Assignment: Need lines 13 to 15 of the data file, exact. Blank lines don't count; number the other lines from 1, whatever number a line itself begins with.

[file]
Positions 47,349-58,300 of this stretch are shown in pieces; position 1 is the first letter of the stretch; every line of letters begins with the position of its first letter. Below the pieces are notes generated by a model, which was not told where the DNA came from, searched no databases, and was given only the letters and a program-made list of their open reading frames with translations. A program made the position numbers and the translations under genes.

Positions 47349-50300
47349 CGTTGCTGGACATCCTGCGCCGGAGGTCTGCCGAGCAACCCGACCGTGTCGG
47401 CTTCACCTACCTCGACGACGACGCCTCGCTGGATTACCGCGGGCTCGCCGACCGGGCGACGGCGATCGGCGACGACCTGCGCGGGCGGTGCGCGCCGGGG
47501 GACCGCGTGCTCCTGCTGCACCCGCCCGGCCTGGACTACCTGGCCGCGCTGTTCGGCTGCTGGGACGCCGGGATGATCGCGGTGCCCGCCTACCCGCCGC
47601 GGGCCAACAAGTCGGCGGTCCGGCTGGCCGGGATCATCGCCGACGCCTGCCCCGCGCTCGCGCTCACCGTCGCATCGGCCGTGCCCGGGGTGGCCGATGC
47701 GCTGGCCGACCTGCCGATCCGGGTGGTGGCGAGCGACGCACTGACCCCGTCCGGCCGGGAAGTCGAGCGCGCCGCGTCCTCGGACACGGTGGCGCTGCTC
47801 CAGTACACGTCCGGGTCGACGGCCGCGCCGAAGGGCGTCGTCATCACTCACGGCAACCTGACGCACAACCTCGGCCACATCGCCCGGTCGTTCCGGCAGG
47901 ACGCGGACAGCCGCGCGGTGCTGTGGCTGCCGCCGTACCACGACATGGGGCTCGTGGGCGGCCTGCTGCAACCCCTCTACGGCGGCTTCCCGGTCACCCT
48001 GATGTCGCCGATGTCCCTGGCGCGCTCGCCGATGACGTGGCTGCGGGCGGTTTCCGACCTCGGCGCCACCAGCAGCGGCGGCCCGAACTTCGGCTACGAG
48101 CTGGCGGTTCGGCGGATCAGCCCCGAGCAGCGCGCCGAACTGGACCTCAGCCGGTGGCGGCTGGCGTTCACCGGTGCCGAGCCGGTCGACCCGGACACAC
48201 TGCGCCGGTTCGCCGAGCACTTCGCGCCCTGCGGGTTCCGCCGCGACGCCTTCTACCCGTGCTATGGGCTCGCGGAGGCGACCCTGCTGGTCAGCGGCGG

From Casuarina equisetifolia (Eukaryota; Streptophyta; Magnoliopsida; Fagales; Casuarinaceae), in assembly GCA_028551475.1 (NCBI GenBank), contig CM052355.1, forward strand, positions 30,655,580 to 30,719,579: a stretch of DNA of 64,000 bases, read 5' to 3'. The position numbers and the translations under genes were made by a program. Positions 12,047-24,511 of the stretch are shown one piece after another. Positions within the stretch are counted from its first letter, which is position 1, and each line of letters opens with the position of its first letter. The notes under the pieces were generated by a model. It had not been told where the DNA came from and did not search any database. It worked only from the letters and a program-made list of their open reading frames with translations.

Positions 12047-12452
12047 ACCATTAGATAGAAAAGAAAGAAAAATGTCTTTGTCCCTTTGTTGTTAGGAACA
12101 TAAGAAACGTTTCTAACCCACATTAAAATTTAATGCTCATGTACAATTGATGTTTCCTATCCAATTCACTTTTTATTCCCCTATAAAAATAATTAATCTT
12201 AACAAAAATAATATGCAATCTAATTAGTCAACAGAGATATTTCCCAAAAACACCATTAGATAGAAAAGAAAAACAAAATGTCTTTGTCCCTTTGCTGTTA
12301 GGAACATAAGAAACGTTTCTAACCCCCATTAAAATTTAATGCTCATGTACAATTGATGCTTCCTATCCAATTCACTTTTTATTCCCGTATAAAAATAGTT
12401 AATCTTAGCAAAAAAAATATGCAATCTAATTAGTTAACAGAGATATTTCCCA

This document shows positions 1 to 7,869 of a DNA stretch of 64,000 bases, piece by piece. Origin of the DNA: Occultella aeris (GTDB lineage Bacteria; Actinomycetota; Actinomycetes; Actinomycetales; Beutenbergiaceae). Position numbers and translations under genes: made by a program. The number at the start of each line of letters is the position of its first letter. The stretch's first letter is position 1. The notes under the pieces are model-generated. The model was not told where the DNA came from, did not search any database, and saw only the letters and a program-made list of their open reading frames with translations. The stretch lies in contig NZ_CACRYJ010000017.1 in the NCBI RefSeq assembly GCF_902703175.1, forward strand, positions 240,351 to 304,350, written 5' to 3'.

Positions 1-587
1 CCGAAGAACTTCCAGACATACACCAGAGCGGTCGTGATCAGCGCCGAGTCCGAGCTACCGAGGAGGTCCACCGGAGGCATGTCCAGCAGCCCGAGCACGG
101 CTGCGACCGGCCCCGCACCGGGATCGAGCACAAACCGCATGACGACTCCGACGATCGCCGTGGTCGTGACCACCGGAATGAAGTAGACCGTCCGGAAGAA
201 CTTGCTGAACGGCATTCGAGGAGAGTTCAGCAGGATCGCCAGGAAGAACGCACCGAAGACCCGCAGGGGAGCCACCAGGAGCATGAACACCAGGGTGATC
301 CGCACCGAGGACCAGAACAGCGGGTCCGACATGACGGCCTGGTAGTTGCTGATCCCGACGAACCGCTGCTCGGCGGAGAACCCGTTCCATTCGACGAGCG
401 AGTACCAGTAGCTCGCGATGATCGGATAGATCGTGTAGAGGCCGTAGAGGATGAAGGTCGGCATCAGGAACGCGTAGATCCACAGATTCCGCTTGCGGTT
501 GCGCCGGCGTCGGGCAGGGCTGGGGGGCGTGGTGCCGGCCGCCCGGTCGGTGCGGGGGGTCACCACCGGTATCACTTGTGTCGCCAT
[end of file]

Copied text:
From Casuarina equisetifolia (Eukaryota; Streptophyta; Magnoliopsida; Fagales; Casuarinaceae), in assembly GCA_028551475.1 (NCBI GenBank), contig CM052355.1, forward strand, positions 30,655,580 to 30,719,579: a stretch of DNA of 64,000 bases, read 5' to 3'. The position numbers and the translations under genes were made by a program. Positions 12,047-24,511 of the stretch are shown one piece after another. Positions within the stretch are counted from its first letter, which is position 1, and each line of letters opens with the position of its first letter. The notes under the pieces were generated by a model. It had not been told where the DNA came from and did not search any database. It worked only from the letters and a program-made list of their open reading frames with translations.

Positions 12047-12452
12047 ACCATTAGATAGAAAAGAAAGAAAAATGTCTTTGTCCCTTTGTTGTTAGGAACA